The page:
The kids do manage to paint some fine strokes of the racial tension and chronic disappointments in their lives -- getting jumped for the way they look, friends shot and killed for no apparent reason -- without veering into a sticky after-school-special land. I ask Clark if the on screen romances were real or acted. "There might have been some romance behind the scenes, it's possible there was, but they are kids, you know?"

There is no explicit sex in the Rockers, which wasn't a deliberate choice of Clark's, he says. "It just turned out that way. Plus, I didn't need to remake Kids or Ken Park." And he's not mining for nostalgic repeats of his own rocky and sordid youth, as documented in remarkably intimate and beautiful pictures of his methamphetamine-shooting coterie in his landmark photography book, Tulsa [1971]. "Most of [the Tulsa era friends] are dead. I still talk to the living ones -- they are old, doing different things, lucky to be alive. I'm always talking with friends from that time, but I'm trying to live in the present. Move forward, that's my motto."

I met the Wassup Rockers kids at a press screening in Santa Monica. They were delivered via an SUV car service that also collects them from their high school for film-related events. All standing under five feet tall, feline, mumbling short answers in accented English to the crowds around them, but hyperactive around each other, the teens don't appear to care about fame.

Yet they all keep a cagey eye on the hive of publicists, B to D list celebrities and industry people surrounding them. And they eschew the free booze at the open bar and have a great time hooting and hollering with their friends in back of the theater at choice on -- screen moments. Their conduct in real life is like that around the freaky socialites, crazy models and designers who feed on them at the trendsetter's party in the movie: hungry yet watchful and cautious, and maybe a little embarrassed for their hosts and the conceits of their industries. Passively and quietly, they seem in control to the best of their ability.

Clark seems protective of his stars, whose real lives don't differ much from the South Central portion of the movie. Their lives have been full of poverty and disappointment, and they aren't setting themselves up for more. "The film shows what it's like to live in South Central in the ghetto," Clark says. "It's pretty dangerous and it doesn't change. It doesn't stop. The ghetto is the ghetto and that's the reality."

Reflecting on how far he's come with them, he says, "I had problems getting some of the kids to be in the film because they felt so worthless. So it's wonderful to see them open up and blossom and have a sense of self worth, a chance to fulfill their potential. Rosario Dawson [Kids] was a 14-year-old girl sitting on a fire escape on 13th St, living in a squat with her parents when I met her. It's great to see what's happened with her. We'll see what happens from now on."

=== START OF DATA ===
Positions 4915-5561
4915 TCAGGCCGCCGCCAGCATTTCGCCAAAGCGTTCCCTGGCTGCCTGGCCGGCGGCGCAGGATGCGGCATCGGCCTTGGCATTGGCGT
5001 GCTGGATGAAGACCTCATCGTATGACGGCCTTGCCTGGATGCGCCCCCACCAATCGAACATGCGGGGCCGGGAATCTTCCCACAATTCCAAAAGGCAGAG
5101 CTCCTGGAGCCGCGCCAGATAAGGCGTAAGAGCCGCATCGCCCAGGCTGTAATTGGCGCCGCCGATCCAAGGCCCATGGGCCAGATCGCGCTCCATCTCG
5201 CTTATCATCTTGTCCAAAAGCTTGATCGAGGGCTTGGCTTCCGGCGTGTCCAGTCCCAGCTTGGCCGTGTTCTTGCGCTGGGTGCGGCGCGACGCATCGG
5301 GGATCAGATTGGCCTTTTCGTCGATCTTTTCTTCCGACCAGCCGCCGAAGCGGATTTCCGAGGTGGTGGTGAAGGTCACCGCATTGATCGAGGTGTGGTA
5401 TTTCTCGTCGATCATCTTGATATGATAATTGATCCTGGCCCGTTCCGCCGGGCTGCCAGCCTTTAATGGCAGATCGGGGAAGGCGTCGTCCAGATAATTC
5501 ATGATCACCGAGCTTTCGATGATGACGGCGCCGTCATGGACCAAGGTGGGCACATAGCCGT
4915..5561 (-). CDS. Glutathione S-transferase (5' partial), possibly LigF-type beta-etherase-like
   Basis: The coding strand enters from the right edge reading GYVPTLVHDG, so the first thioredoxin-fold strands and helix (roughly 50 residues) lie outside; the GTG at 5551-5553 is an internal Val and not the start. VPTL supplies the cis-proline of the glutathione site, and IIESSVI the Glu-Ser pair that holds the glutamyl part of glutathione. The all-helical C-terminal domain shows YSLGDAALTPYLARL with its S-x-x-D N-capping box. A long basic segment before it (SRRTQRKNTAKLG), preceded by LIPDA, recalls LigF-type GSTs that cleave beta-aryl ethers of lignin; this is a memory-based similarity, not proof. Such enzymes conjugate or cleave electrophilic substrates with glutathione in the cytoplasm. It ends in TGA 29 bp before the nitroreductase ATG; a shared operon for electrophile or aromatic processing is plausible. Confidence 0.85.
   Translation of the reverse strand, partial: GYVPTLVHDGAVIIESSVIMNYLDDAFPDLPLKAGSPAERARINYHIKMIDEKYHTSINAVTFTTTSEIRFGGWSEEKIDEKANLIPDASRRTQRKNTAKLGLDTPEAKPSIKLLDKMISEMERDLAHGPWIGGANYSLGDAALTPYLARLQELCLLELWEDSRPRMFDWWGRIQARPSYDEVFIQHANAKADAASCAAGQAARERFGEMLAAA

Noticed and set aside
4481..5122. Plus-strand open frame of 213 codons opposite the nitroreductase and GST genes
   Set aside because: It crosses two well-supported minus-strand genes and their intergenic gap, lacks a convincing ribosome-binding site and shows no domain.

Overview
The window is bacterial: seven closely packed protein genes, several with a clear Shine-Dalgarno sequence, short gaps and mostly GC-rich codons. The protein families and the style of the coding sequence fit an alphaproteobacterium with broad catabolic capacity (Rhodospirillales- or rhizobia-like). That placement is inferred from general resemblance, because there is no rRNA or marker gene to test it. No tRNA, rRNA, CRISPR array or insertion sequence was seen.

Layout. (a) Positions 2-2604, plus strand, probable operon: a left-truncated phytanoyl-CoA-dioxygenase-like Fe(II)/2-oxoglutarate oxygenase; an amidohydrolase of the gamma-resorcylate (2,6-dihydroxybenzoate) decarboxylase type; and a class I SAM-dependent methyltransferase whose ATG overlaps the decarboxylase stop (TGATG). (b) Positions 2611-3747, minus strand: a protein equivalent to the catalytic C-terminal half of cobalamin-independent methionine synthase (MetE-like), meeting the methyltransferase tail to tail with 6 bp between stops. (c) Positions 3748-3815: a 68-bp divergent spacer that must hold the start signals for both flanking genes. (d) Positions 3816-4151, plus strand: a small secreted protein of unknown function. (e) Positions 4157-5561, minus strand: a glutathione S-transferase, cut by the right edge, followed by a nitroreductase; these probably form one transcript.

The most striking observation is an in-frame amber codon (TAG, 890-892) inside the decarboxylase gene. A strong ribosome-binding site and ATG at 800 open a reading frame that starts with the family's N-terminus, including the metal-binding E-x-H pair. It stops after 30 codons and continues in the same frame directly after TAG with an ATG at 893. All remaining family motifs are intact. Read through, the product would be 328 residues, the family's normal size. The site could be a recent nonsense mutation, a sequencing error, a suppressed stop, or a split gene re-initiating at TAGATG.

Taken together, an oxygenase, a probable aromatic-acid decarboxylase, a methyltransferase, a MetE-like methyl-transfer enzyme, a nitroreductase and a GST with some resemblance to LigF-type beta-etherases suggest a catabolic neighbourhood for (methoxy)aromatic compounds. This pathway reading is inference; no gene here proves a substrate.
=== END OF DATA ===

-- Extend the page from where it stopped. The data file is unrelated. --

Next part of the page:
The kids get zero justice at the end of the movie but real life will be different. They are being paid for the film and they are now skating on a team. Plus, one had the moment every boy lives for: being bathed by a voracious Janice Dickinson in a skimpy gown. Small steps thus far, but they are being taken care of. Watching Kiko, the shortest and most assertive one, strut and make demands for more press from the publicists at the screening, I have doubts they'll remain happy with their lives in South Central and get nothing from this but to say "I made a movie once."

Rockers, if it does well, should slough off some of our mainstream misconceptions about Latinos, and it's right on time. Clark's work tends to come out well ahead of the media curve, in spite of bogging in desperately boring verite vs. exploitation debates. Kids came out in 1995, when ketamine, ecstasy, acid, nitrous, raves, having sex and getting alcohol poisoning were all the rage among teens at my artsy magnet high school, and kids at the poorer urban high schools were shooting each other on campus and off. However it took wealthy suburbanites shooting each other at Columbine in 1999 to launch the debate on kids, guns and drugs, and sex into the national conscience.

Now established in a career of covering deviant behavior, Clark says he "just seems to be able" to evoke realism from his subjects. "I do everything on instinct. I know how to poke and prod, and I get to know my actors and subjects and I recognize when it's real. I knew the Kids actors well and I definitely know the Wassup Rockers kids well."

Because he shoots from the inside of his own world, Clark deftly address challenging issues with candor and timeliness, something few other mainstream artists pull off without bungling. Tulsa, published in 1971, anticipated Time and Newsweek's cover stories on the Midwestern scourge of methamphetamine abuse by 35 years. It's worth mentioning that Clark was shooting up with the addicts depicted in Tulsa, and he did two stints in prison, for stabbing and shooting offenses. With the help of his authentic subjects in Wassup Rockers, he's produced a realistic pure documentary film that nails the class and race war better than Crash ever could. And Clark has finally gotten "kids" right.